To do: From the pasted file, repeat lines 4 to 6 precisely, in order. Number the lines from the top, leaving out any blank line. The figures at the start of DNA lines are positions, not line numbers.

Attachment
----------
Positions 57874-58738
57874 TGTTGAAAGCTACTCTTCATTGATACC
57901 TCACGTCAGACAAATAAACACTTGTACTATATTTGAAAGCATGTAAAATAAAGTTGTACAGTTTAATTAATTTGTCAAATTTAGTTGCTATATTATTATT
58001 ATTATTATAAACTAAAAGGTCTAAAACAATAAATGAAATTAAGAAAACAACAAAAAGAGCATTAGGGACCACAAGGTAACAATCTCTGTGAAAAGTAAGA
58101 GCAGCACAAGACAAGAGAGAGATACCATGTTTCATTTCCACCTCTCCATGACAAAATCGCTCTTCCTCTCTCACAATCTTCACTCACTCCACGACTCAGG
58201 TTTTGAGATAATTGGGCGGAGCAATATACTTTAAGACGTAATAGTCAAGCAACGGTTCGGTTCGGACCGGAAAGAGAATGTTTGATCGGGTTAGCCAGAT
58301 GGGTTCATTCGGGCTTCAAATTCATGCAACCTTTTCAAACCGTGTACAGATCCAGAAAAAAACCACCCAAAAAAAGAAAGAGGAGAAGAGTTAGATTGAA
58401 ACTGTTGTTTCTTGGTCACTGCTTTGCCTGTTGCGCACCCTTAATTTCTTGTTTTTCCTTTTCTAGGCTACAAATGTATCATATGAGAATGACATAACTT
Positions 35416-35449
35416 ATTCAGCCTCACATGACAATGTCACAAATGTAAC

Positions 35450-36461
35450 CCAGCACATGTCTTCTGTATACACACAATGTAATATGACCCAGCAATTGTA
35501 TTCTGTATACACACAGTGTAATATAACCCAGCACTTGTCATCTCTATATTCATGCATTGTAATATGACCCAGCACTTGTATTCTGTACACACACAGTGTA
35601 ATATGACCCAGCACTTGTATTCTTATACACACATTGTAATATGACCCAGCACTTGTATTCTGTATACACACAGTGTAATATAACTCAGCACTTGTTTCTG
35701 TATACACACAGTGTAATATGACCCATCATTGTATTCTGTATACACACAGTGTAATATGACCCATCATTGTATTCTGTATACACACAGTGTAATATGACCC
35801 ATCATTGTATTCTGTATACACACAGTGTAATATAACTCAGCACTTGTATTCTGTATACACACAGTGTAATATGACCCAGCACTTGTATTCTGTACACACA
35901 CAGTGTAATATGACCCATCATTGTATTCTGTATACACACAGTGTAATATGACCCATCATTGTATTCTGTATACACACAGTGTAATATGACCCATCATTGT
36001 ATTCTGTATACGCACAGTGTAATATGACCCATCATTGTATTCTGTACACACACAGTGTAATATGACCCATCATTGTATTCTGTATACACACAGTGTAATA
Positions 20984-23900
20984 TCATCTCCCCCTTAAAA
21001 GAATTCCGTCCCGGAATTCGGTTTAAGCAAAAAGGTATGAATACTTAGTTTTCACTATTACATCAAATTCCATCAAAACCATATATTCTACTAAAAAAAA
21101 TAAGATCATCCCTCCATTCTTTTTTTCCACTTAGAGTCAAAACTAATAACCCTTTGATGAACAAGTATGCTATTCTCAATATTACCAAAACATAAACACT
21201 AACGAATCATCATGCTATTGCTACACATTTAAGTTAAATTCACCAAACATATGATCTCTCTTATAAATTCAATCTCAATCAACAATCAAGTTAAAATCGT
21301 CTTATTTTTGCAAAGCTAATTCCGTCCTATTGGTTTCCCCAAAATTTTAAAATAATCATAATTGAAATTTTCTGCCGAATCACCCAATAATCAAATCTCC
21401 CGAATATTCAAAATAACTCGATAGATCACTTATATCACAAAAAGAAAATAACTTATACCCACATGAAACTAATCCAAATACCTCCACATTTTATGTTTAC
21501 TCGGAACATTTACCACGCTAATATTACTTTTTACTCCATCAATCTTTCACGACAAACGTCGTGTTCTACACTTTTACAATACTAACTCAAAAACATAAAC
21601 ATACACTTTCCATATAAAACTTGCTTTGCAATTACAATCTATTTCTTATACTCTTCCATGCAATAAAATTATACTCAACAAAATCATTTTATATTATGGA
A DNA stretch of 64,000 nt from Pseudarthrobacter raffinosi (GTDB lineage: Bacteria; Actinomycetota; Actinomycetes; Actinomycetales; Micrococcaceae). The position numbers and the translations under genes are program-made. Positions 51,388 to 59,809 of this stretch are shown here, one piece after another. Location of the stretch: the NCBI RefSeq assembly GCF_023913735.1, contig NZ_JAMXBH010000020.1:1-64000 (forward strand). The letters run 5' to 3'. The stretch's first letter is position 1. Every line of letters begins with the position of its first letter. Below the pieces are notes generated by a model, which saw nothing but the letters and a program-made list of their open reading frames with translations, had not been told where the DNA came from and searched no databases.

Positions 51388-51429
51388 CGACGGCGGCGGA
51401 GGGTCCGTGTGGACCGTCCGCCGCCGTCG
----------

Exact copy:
58001 ATTATTATAAACTAAAAGGTCTAAAACAATAAATGAAATTAAGAAAACAACAAAAAGAGCATTAGGGACCACAAGGTAACAATCTCTGTGAAAAGTAAGA
58101 GCAGCACAAGACAAGAGAGAGATACCATGTTTCATTTCCACCTCTCCATGACAAAATCGCTCTTCCTCTCTCACAATCTTCACTCACTCCACGACTCAGG
58201 TTTTGAGATAATTGGGCGGAGCAATATACTTTAAGACGTAATAGTCAAGCAACGGTTCGGTTCGGACCGGAAAGAGAATGTTTGATCGGGTTAGCCAGAT